While working on something else, I ran into something funny. I would like you to tell me which relation type exists between two elements in the following setup.
The situation is like this. We have a very large system that consists of many subsystems. Some of these are orchestration-like, other just provide some calculations. The basic pattern is like this:
Now, my simple questions are:
- what is the (derived) relation between the main [System] (Application Component) and [System] Calculation (Application InternalInterface)?
- what is the problem with that answer?
Maybe this is too simple a problem, but I am curious how fast you practitioners hone in on the answer. The previous puzzle took 39 hours for people to come up with the answer, but that one was more complex. This is one that should not be above any beginner who has studied the ArchiMate Standard well.
[Update Jan 14: Hint 1]
Take into account that Nesting is optional, so the fact if something is Nested or not should not influence the meaning (other than that un-Nesting makes matters more clear). So, as a first step, we un-Nest the most internal Nesting.
Now we try to answer the questions again.
[Update Jan 15: Mouzoune Abdessamad mentioned the key insight, here is the solution]
When we want to un-Nest the previous diagram, we need to choose which relation the Nesting stands for. For the Application SubComponents this is obvious: Composition. This also gives us a derived Composite relation between [System] (Application Component) and [System] Calculation (Application Interface). This is a relation we are allowed to Nest, so if we take that as the relation, we get the following diagram on un-Nesting:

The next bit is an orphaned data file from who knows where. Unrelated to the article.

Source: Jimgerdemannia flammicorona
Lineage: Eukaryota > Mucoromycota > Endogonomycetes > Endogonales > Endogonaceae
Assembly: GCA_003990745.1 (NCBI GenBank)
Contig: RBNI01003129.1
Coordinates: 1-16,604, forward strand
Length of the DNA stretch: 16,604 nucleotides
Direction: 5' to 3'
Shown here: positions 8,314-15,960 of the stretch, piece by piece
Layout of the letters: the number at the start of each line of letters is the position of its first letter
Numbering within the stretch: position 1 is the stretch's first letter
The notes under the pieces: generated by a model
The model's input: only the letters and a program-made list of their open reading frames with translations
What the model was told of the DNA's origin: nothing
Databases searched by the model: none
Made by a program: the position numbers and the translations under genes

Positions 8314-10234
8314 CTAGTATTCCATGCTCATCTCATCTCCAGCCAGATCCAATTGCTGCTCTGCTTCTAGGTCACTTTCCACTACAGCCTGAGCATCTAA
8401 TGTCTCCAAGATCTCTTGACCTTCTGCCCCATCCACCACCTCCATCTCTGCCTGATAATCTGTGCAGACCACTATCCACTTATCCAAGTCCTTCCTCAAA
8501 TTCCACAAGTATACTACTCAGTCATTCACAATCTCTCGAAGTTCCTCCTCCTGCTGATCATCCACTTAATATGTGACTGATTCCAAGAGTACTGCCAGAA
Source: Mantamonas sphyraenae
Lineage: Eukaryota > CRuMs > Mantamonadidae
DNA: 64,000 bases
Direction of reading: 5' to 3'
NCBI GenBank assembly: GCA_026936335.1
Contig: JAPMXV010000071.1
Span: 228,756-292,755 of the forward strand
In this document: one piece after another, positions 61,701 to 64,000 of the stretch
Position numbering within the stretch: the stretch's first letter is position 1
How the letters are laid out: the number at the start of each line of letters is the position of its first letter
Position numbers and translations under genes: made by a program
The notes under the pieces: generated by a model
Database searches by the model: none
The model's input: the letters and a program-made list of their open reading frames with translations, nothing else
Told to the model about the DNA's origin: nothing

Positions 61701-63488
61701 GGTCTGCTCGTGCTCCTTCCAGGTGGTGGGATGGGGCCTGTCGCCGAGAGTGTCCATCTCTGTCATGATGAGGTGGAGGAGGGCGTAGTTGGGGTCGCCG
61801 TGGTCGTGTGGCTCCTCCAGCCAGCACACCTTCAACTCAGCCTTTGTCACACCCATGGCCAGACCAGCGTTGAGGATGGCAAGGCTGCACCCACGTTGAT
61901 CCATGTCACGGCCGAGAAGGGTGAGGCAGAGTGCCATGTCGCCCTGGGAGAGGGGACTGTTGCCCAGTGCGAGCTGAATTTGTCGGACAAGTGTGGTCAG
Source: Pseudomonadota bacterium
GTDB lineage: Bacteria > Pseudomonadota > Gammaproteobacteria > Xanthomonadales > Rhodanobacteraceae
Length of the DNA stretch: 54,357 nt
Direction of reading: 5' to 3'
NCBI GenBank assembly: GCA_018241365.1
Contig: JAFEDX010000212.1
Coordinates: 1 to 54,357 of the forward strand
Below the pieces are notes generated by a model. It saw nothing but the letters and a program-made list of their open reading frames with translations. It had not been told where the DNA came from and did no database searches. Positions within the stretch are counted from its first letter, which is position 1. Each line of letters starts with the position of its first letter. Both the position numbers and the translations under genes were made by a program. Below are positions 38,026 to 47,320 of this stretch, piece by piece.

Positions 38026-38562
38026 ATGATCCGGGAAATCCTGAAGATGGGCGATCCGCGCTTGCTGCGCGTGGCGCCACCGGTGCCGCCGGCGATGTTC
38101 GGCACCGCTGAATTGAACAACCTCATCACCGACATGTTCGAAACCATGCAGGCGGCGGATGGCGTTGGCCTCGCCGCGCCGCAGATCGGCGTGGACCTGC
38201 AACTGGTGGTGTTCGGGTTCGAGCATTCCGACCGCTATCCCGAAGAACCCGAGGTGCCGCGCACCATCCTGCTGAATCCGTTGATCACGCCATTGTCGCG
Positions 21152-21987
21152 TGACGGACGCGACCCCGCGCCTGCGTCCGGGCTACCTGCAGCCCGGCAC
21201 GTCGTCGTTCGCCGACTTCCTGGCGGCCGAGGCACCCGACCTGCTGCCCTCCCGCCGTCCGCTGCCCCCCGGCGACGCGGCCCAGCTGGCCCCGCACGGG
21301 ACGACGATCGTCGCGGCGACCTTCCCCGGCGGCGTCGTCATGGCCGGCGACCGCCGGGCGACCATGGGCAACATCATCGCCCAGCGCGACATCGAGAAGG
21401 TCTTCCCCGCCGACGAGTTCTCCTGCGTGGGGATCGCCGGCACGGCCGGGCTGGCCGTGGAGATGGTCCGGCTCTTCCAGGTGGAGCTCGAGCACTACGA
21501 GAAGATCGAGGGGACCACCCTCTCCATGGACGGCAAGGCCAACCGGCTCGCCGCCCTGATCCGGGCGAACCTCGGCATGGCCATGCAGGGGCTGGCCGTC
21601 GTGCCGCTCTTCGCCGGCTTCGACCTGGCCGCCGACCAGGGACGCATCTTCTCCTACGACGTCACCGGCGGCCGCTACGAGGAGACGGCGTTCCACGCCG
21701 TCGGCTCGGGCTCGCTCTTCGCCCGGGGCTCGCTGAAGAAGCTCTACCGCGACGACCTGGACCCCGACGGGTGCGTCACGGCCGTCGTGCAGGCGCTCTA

The orange and red Composition relations derive the blue Composition relation. And, as Mouzoune noticed: this technically gives us two Composite parents of [System] Calculation (Application Interface), and that is not allowed in ArchiMate (ArchiMate does not exclude derivation from this constraint). Therefore, the only allowed relation between [System] (Application Component) and [System] Calculation (Application Interface) is Aggregation, which is thus the answer to question 1. Note that while the derived Composite still exists according to ArchiMate, it is also forbidden according to ArchiMate. ArchiMate is such a real language that you can even create paradoxes in it
(Aside: according to August Stern’s Matrix Logic, a paradox is like an oscillator which continuously flip-flops between two states, as in saying “this statement is false” which implies it is true which implies it is false ad infinitum. But I digress)
To prevent the derived Composition from [System] (Application Component) to [System] Calculation (Application Interface), we need to make the relation to the Application SubComponents Aggregates instead of Composites:
Now, the paradox is gone. But we are confronted with another problem: our overall [System] (Application Component) no longer ‘owns’ its own sub-components and this is not what we wanted to model.
I find this amusing (so I must be a geek).